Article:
6) Laying of PCC

7) Bar Binding and placement of foundation steel

8 ) Shuttering and Scaffolding

9) Concreting

10) Electrical and Plumbing

11) Deshuttering

12) Brickwork

13) Doors and windows frames along with lintels

14) Wiring for electrical purposes

15) Plastering

16) Flooring and tiling work

17) Painting

18) Final Completion and handing over the project

Construction Process And Materials Used

Site Clearance– The very first step is site clearance which involves removal of grass and vegetation along with any other objections which might be there in the site location.

Demarcation of Site– The whole area on which construction is to be done is marked so as to identify the construction zone. In our project, a plot of 450*350 sq ft was chosen and the respective marking was done.

Positioning of Central coordinate and layout– The centre point was marked with the help of a thread and plumb bob as per the grid drawing. With respect to this center point, all the other points of columns were to be decided so its exact position is very critical.

Excavation

Excavation was carried out both manually as well as mechanically. Normally 1-2 earth excavators (JCB’s) were used for excavating the soil. Adequate precautions are taken to see that the excavation operations do not damage the adjoining structures. Excavation is carried out providing adequate side slopes and dressing of excavation bottom. The soil present beneath the surface was too clayey so it was dumped and was not used for back filling. The filling is done in layer not exceeding 20 cm layer and than its compacted. Depth of excavation was 5’4” from Ground Level.

jcb-earth-excavator


PCC – Plain Cement Concrete

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Project Report – Six Months Summer Training

Concreting

Concrete is a mixture of cement, sand, stone aggregates and water. A cage of steel rods used together with the concrete mix leads to the formation of Reinforced Cement Concrete popularly known as RCC.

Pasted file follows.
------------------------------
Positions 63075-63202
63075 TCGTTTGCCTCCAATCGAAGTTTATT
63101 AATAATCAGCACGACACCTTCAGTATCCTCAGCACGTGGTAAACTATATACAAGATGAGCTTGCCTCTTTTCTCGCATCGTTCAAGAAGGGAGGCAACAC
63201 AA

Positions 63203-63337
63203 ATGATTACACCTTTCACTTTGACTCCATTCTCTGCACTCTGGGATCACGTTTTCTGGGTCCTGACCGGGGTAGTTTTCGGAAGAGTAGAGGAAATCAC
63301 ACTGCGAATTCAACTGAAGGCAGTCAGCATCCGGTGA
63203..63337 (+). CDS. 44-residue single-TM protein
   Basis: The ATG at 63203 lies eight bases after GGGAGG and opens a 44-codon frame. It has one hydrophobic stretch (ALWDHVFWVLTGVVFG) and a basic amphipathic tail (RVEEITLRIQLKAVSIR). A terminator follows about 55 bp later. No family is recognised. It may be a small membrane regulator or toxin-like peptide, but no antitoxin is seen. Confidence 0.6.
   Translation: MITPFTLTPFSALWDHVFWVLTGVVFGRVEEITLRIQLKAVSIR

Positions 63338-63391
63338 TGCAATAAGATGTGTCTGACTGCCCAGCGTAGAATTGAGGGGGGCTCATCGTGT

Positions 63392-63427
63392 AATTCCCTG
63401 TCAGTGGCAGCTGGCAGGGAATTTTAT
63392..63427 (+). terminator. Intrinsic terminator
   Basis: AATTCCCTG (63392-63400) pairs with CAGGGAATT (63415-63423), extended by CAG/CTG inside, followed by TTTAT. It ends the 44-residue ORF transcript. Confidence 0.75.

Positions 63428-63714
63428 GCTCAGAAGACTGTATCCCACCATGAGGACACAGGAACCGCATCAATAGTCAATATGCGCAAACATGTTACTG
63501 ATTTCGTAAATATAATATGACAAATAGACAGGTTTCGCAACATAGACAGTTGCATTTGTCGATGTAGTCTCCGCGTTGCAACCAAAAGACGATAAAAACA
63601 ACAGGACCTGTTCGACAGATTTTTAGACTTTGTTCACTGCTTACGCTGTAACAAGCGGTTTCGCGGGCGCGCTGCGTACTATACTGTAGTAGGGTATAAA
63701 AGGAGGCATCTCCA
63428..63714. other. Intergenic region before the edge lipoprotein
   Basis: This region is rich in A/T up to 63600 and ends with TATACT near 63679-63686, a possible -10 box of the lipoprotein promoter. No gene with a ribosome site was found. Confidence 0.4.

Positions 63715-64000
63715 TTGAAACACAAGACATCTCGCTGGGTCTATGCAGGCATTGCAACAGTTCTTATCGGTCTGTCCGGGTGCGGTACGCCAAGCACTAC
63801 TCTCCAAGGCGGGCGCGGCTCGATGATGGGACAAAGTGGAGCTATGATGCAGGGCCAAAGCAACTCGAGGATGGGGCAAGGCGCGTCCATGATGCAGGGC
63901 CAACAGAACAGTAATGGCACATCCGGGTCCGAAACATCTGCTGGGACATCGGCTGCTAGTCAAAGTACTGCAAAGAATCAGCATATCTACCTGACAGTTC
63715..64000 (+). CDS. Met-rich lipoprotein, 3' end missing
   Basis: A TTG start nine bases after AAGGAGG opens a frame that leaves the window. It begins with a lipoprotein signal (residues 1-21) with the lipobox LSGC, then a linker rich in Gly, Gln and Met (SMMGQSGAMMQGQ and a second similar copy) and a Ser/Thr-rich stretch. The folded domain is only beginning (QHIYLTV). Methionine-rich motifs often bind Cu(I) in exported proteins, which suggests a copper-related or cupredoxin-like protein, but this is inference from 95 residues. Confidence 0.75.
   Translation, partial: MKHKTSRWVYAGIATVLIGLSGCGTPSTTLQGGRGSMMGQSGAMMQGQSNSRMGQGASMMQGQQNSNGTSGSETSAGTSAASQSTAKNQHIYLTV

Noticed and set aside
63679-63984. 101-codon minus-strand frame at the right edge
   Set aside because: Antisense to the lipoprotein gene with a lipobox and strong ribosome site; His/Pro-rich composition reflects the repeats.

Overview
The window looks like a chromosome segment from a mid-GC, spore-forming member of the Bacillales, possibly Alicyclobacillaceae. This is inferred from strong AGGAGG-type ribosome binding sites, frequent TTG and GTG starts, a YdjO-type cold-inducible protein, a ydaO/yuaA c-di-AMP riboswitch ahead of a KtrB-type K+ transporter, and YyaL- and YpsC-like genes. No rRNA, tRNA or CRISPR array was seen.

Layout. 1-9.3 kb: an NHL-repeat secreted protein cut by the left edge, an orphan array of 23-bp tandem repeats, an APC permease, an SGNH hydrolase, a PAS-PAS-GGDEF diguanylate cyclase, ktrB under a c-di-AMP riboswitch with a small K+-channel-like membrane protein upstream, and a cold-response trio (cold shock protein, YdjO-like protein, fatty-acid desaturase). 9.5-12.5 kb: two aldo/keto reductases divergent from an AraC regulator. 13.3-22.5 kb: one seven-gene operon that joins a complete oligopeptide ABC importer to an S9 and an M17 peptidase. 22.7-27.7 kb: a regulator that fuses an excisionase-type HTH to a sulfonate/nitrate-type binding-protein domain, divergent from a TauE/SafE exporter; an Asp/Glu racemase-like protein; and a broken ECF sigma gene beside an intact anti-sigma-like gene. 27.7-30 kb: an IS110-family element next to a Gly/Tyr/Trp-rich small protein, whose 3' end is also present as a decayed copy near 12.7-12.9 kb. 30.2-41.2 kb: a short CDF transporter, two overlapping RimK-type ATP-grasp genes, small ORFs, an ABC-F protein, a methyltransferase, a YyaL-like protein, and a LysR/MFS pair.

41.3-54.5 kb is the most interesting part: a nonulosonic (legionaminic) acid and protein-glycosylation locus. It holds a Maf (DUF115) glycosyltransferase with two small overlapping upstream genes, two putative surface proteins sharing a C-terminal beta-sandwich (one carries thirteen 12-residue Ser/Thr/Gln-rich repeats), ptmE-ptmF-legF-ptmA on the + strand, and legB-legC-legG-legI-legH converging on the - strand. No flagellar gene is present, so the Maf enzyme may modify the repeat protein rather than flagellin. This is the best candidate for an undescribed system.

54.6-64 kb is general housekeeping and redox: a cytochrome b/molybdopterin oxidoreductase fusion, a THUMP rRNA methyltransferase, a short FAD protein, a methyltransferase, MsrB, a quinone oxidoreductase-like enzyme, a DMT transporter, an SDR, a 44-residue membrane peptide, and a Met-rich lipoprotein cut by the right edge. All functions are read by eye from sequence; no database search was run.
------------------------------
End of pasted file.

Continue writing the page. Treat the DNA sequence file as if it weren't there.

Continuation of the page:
Concrete has two main stages

1) Fresh Concrete

2) Hardened Concrete

Fresh Concrete should be stable and should not segregate or bleed during transportation and placing when it is subjected to forces during handling operations of limited nature. The mix should be cohesive and mobile enough to be placed in the form around the reinforcement and should be able to cast into the required shape without loosing continuity or homogeneity under the available techniques of placing the concrete at a particular job. The mix should be amenable to proper and through compaction into a dense, compact concrete with minimum voids under the existing facilities of compaction at the site. A best mix from the point of view of campactibility should achieve a 99 percent elimination of the original voids present.

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Concrete Mix Design As Per Indian Standard Code

Concrete Mix Design

Introduction

The process of selecting suitable ingredients of concrete and determining their relative amounts with the objective of producing a concrete of the required, strength, durability, and workability as economically as possible, is termed the concrete mix design. The proportioning of ingredient of concrete is governed by the required performance of concrete in 2 states, namely the plastic and the hardened states. If the plastic concrete is not workable, it cannot be properly placed and compacted. The property of workability, therefore, becomes of vital importance.

The compressive strength of hardened concrete which is generally considered to be an index of its other properties, depends upon many factors, e.g. quality and quantity of cement, water and aggregates; batching and mixing; placing, compaction and curing. The cost of concrete is made up of the cost of materials, plant and labour. The variations in the cost of materials arise from the fact that the cement is several times costly than the aggregate, thus the aim is to produce as lean a mix as possible. From technical point of view the rich mixes may lead to high shrinkage and cracking in the structural concrete, and to evolution of high heat of hydration in mass concrete which may cause cracking.